And the mayor of Wester-Koggenland, who honestly admits that she was first against disturbing the 'field grave'. She explains, she changed her mind when she found out how long the Irish family has been trying to locate the plane wreck with John Kehoe and how important it was for them to see him buried in a proper grave.
Pictures of the memorial services in the meadow where the wreck was - holy water on the grass - and the funeral with full military honor in Bergen make it complete.

Eric Clarke survived. He has a role in the documentary, allthough he didn't knew Kehoe and the other three crew members of the Hampden P1206 personal.
But he belonged, with them, to a group of 20, 25 wireless operators / air gunners who were deployed in the bombers at RAF Scampton, in Lincolnshire. All bomber crew were volunteers. Clarke: "I was five, six years older than the average. The younger people were 20, 21. For some, it was a great adventure. But the older, more mature bomber air crew, they were more serious. We were professionally trained to resist the enemy.''
"The Germans had bombed our cities, 23.000 civilians were killed before I even started bombing. I was professionally trained and I was now going to do to them what they were doing to us. No, it wasn't a great adventure. We were fighting for our contry's existence. I had a mission.''
In the film he shows how a gunner was sitting who had the unlucky fate of being pointed to the place in the 'tin', the bottom dome of a Hampden. The feet together, knees up. 'In this position we sat for five hours, sometimes nine.''
Immobile, the Vickers boardgun in his hands, in pitch dark to Cologne, Essen, Wilhelmshaven. In a cumbersome bomber that was a relatively defenseless prey for the German night fighter who were led to their goal by radar stations.
The documentary shows touching scenes of a plane like the Hampden of Berkhout that is shot in the belly by a Messerschmitt and crashes in a sea of flames.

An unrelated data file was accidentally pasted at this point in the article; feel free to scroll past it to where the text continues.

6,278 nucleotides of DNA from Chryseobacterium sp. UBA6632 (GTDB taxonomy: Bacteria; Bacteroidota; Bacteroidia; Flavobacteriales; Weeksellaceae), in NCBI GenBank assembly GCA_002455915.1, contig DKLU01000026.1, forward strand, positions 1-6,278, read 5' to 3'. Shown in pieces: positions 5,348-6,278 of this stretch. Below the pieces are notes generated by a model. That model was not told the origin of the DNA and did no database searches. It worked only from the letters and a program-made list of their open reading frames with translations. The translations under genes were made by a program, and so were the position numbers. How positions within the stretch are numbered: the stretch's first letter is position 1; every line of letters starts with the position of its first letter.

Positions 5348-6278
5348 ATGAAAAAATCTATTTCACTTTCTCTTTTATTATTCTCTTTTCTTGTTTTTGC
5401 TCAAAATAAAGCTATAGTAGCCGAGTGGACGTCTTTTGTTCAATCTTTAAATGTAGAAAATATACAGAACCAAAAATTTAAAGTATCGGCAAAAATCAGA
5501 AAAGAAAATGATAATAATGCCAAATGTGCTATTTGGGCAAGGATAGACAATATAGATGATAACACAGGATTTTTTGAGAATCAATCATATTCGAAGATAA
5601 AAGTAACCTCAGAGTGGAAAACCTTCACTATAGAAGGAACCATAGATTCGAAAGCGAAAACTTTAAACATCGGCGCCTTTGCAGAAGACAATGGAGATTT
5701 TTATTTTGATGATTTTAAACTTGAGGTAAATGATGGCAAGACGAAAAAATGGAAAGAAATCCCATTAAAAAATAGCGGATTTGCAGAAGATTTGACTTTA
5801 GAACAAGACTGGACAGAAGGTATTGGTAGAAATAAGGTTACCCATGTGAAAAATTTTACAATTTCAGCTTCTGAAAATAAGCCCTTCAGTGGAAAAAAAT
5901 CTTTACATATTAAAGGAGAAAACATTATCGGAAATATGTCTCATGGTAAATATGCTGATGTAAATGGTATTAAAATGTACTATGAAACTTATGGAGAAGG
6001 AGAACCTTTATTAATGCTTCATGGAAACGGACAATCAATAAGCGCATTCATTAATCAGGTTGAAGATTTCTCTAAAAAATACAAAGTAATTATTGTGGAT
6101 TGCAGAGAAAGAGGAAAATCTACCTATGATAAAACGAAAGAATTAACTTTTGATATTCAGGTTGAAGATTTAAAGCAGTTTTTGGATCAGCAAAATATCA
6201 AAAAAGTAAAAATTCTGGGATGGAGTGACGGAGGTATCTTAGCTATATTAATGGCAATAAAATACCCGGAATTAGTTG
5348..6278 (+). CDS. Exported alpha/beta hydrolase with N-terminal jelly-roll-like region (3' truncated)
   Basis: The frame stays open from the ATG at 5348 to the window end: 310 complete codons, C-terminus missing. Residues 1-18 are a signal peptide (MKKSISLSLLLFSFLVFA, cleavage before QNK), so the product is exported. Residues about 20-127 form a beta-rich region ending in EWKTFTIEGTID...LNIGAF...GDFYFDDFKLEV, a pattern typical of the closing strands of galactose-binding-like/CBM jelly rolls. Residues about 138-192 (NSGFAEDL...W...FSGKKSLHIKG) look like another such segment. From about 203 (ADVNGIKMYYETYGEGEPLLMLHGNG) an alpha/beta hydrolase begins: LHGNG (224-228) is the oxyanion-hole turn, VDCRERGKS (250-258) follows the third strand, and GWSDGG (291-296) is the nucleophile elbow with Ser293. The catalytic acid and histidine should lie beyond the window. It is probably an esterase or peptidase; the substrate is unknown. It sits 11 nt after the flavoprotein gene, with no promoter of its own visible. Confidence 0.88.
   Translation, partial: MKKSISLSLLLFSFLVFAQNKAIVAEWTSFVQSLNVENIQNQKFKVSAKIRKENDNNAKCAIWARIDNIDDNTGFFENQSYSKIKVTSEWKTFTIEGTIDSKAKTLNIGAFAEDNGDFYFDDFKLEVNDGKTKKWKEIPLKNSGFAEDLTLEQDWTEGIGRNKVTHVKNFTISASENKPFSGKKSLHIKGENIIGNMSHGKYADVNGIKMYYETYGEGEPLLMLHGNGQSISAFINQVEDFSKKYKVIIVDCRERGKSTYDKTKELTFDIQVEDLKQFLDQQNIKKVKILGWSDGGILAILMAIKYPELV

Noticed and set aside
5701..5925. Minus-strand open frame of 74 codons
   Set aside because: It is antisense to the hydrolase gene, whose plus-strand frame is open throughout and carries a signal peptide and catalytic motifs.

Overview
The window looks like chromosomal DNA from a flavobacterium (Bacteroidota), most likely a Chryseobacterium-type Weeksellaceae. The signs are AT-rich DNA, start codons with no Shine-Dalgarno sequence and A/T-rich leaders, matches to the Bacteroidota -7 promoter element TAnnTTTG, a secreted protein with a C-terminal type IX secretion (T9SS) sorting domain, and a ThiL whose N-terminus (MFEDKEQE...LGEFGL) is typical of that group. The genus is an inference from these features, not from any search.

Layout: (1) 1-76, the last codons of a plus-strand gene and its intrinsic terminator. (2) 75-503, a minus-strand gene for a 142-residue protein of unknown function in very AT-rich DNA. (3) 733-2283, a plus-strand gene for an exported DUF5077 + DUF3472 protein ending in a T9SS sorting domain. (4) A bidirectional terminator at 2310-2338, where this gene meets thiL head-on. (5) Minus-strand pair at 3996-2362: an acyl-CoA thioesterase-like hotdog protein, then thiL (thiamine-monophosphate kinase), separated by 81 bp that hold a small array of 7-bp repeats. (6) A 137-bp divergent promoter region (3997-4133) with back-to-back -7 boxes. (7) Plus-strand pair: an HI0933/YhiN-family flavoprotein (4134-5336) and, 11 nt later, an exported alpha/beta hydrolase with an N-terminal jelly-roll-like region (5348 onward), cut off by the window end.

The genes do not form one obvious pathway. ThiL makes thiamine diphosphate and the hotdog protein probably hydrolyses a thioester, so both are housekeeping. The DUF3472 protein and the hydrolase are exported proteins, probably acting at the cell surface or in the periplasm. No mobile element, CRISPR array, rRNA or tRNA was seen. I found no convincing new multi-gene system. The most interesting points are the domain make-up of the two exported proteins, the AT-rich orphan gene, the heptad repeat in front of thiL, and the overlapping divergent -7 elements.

Weren't the crew members scared? Clarke: "Everyone had a form of anxiety. You had boys of nineteen who ate their nails. Tough guys who wrapped their fear in bravado. But I can not say I was afraid. I never ever had any doubts somehow. I've been trained to do a job, I was lucky and did my job well. You didn't think about it. You just went. Bombing Essen, bombing Milan.''
,,Some boys in aircraft were saying the Lord's prayer before they went. The catholics were crossing themselves all the time. I'm not catholic, I was Church of England. But I couldn't reconcile that. I could not ask God to forgive me for going to kill somebody. So in a way, you can say that in the war, I lost my faith as such.
I recognize Christian principles, stick to the ten commandments. And yet I could not pray, while around me I lost close friends and colleagues."
,,They were killing my people, destroying my cities. I had to do to do what I could, to stop them.''
As the credits of 'Memories of Mud' are shown, there is a long silence in the cinema. Eric Clarke congratulates the makers of the movie. He thinks it has become a special document. "It was wonderful, marvellous and important for the future. In fifty years time people will still be able to see this movie. History has been recorded.''

Bron: Noordhollands Dagblad, 27 maart 2010